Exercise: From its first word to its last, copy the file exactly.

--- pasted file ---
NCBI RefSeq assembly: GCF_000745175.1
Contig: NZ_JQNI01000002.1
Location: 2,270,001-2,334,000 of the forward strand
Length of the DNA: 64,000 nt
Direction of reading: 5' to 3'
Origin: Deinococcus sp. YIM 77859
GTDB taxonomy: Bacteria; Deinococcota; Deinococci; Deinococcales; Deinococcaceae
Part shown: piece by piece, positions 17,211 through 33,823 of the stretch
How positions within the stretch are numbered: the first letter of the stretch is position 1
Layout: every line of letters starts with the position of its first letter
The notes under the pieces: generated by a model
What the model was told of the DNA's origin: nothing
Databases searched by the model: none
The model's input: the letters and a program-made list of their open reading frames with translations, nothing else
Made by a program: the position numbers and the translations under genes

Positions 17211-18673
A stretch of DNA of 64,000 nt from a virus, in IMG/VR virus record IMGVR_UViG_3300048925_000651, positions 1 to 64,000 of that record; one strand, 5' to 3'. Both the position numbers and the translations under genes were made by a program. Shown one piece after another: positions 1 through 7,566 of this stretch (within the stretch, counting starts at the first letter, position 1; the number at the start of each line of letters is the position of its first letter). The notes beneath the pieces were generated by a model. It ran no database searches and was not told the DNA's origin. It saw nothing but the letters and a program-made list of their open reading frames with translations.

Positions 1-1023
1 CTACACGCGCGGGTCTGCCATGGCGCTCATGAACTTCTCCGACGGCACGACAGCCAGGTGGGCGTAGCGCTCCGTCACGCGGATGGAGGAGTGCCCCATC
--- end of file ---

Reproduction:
NCBI RefSeq assembly: GCF_000745175.1
Contig: NZ_JQNI01000002.1
Location: 2,270,001-2,334,000 of the forward strand
Length of the DNA: 64,000 nt
Direction of reading: 5' to 3'
Origin: Deinococcus sp. YIM 77859
GTDB taxonomy: Bacteria; Deinococcota; Deinococci; Deinococcales; Deinococcaceae
Part shown: piece by piece, positions 17,211 through 33,823 of the stretch
How positions within the stretch are numbered: the first letter of the stretch is position 1
Layout: every line of letters starts with the position of its first letter
The notes under the pieces: generated by a model
What the model was told of the DNA's origin: nothing
Databases searched by the model: none
The model's input: the letters and a program-made list of their open reading frames with translations, nothing else
Made by a program: the position numbers and the translations under genes

Positions 17211-18673
A stretch of DNA of 64,000 nt from a virus, in IMG/VR virus record IMGVR_UViG_3300048925_000651, positions 1 to 64,000 of that record; one strand, 5' to 3'. Both the position numbers and the translations under genes were made by a program. Shown one piece after another: positions 1 through 7,566 of this stretch (within the stretch, counting starts at the first letter, position 1; the number at the start of each line of letters is the position of its first letter). The notes beneath the pieces were generated by a model. It ran no database searches and was not told the DNA's origin. It saw nothing but the letters and a program-made list of their open reading frames with translations.

Positions 1-1023
1 CTACACGCGCGGGTCTGCCATGGCGCTCATGAACTTCTCCGACGGCACGACAGCCAGGTGGGCGTAGCGCTCCGTCACGCGGATGGAGGAGTGCCCCATC